Bankruptcy Snapshot: Anemic Oil Prices Pressure Texas Economy, Other Sectors Show Softness

The upward trend in Texas business bankruptcies continued in 2016 with hefty double-digit increases across all regions of the state, according to an Androvett Legal Media & Marketing analysis of federal filings. In particular, Ch. 11 business bankruptcy filings increased 42.4 percent statewide, with filings up more than 50 percent in both the federal Southern and Northern Districts of Texas. A glance at the historic numbers is revealing: This continues to be a story about the impact of falling oil prices on the heavily leveraged Texas energy economy.
Writes Texas Lawbook and the Dallas Business Journal:

For the past two-and-half years, the energy industry has been in crisis. Oil slipped to $30 a barrel. Thousands and thousands of people lost their jobs. A record number of oil and gas companies and the businesses servicing them declared bankruptcy…More than 1,280 Texas businesses have filed for bankruptcy during the past two years – many of them related to the downturn in oil and gas prices, according to new data research provided by Androvett Legal Media. Filings in the Western District of Texas (which includes upstream producers in the oil-rich Permian Basin) increased by 100 percent during the past two years – from 73 in 2014 to 146 in 2016. The jump was even bigger in the Southern District (which includes Houston, San Antonio and producers in the Eagle Ford Shale), where 293 companies filed for Chapter 11 bankruptcy protection in 2016 – up from 141 in 2014.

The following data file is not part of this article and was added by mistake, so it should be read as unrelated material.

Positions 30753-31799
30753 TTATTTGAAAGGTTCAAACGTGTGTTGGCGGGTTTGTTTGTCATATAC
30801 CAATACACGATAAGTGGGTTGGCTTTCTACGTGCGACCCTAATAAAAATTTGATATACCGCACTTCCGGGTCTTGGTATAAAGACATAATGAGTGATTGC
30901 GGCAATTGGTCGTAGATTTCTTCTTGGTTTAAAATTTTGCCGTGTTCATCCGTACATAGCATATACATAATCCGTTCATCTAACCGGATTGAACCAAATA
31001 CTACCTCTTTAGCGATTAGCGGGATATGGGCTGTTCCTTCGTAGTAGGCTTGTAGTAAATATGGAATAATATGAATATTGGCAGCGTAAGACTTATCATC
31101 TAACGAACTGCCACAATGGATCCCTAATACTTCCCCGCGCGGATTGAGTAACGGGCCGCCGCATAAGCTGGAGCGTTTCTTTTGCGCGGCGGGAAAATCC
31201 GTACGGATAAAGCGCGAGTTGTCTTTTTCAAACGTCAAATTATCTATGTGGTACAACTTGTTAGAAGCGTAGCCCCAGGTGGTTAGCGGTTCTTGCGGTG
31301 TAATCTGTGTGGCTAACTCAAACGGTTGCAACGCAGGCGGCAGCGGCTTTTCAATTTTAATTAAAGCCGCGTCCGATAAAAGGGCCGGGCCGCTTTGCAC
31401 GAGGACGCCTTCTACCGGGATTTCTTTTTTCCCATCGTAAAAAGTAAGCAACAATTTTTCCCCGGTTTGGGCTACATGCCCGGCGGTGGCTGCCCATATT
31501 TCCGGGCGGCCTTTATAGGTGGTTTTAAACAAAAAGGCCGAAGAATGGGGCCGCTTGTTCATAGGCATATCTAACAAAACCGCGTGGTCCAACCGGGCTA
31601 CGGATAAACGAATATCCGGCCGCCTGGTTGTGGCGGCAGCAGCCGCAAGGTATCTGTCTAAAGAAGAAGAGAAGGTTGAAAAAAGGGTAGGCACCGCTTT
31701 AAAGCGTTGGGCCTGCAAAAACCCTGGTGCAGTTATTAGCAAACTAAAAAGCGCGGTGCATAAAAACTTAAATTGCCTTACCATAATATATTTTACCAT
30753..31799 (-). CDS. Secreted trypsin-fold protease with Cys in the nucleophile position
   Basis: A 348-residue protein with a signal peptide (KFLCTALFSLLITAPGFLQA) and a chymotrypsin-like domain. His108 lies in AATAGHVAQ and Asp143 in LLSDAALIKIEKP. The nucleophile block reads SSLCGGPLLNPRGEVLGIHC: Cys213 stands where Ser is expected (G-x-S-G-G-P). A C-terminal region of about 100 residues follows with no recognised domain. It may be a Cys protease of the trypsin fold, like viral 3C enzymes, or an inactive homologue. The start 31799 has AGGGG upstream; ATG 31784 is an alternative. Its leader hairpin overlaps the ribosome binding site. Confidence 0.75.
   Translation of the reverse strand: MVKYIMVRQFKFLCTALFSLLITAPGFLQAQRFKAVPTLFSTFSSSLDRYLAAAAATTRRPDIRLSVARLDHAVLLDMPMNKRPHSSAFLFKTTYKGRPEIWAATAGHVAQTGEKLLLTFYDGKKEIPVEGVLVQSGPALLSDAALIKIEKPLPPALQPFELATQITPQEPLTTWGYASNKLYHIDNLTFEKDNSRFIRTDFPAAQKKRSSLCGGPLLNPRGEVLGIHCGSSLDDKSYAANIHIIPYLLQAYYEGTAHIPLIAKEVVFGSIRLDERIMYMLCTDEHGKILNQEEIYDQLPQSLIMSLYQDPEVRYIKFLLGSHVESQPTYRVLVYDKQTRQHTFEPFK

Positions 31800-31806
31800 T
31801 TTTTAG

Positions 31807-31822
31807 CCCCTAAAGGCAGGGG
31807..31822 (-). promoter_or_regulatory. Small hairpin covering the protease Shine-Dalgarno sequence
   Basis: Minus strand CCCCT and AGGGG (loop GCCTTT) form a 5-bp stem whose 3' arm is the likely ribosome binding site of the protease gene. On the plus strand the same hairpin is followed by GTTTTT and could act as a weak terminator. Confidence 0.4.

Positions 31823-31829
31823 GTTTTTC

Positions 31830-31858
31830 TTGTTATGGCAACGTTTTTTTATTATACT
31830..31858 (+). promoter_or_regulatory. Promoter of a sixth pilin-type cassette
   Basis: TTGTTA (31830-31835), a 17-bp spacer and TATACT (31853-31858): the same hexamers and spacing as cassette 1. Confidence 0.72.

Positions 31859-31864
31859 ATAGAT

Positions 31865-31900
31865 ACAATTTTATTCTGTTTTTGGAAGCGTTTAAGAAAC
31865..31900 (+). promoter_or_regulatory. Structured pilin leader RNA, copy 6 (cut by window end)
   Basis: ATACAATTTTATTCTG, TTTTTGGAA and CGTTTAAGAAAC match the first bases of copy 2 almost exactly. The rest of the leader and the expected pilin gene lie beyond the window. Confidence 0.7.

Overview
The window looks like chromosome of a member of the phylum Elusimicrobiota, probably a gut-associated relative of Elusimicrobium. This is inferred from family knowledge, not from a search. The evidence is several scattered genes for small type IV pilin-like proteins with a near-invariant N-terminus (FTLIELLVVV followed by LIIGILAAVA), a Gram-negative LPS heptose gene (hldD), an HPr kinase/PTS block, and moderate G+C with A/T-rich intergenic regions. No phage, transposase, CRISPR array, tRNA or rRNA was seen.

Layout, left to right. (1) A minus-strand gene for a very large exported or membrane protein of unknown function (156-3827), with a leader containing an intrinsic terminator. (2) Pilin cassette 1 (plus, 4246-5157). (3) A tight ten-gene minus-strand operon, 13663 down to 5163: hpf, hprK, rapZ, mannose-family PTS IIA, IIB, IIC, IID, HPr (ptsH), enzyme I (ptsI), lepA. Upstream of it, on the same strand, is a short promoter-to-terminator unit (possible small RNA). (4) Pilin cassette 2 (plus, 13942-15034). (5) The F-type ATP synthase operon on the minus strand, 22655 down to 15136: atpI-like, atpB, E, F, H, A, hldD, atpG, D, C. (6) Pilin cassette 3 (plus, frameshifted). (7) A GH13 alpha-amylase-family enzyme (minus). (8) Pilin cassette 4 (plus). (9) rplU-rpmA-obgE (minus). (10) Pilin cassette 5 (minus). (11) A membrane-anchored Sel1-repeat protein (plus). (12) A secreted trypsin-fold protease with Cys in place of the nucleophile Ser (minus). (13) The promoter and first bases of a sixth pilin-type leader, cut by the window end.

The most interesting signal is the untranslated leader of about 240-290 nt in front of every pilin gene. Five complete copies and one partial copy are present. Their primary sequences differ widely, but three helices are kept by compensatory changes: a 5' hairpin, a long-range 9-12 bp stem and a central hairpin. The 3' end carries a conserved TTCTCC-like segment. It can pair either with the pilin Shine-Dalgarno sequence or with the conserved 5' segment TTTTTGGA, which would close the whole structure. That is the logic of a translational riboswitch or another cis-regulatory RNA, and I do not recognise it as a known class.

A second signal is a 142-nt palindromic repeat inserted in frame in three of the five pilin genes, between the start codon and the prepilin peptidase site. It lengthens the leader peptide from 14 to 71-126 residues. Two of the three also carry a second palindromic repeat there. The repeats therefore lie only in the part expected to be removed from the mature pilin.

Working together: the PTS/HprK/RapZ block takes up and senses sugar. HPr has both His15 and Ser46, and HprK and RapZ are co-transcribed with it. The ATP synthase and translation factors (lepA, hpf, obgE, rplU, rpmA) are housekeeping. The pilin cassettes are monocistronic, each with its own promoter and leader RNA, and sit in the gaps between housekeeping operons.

Oil and gas is an industry that has highs and lows, Jackson Walker bankruptcy partner Bruce Ruzinsky tells Lawbook and the Dallas Business Journal. “The temptation in the oil and gas business is to catch the wave when things are blowing and going. This downturn has been more difficult than past ones because it has gone on longer and prices went lower than people expected,” Mr. Ruzinsky says.

KVUE Austin reporter Erin Jones notes that the numbers point to softness in other sectors, including the tech industry:
Patty Tomasco, who works in the bankruptcy division of Jackson Walker, said last year her practice saw a steady stream of cases dealing with the natural consequences of tech companies.

“With tech companies in Austin, you have a lot of people competing to be the next great app maker or the next great technology company, Tomasco said. “There’s always going to be a winner and there’s always going to be about 10 losers. The 10 losers are going to have to file bankruptcy and do something else.

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